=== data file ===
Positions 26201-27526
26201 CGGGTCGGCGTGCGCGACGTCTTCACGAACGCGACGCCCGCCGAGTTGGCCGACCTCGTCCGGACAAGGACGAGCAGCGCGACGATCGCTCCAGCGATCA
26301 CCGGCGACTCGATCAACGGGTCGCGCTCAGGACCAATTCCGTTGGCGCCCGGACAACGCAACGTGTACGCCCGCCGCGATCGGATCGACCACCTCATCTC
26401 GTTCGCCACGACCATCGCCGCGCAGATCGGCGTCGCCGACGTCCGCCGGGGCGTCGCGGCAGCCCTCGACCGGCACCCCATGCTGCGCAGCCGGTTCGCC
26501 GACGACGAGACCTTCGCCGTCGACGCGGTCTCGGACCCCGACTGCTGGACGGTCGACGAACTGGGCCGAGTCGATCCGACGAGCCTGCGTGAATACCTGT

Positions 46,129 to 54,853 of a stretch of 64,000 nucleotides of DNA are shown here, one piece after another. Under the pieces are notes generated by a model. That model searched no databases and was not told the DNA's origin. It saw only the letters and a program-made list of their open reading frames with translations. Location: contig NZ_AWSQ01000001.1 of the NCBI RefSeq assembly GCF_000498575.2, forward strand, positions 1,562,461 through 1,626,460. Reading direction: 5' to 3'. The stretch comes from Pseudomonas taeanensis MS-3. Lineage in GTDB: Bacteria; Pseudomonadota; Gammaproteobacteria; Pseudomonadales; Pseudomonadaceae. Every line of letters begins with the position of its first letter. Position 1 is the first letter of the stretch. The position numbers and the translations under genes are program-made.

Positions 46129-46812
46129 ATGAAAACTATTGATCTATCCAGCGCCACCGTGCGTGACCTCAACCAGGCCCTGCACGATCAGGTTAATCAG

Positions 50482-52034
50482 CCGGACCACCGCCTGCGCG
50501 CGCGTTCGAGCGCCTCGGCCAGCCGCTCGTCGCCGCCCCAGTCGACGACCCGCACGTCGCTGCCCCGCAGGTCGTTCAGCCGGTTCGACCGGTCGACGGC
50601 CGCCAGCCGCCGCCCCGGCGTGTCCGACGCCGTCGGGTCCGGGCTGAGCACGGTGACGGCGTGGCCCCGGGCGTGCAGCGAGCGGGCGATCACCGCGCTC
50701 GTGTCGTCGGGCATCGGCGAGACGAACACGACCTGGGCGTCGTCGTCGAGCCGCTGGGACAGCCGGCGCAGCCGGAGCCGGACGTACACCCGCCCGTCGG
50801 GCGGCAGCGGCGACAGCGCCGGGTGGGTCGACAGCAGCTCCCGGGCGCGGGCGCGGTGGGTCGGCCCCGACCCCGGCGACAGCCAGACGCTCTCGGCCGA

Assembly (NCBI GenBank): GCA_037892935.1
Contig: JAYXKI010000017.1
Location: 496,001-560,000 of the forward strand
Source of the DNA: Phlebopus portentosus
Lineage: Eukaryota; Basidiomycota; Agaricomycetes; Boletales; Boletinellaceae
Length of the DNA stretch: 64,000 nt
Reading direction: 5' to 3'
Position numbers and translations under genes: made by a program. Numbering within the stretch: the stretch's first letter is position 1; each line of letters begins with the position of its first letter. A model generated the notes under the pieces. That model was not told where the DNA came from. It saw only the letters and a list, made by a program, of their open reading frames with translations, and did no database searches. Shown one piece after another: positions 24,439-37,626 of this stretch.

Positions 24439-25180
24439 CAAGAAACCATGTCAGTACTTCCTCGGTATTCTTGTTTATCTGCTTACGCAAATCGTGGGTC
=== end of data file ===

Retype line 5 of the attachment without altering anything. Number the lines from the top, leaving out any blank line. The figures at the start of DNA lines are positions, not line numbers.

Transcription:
26501 GACGACGAGACCTTCGCCGTCGACGCGGTCTCGGACCCCGACTGCTGGACGGTCGACGAACTGGGCCGAGTCGATCCGACGAGCCTGCGTGAATACCTGT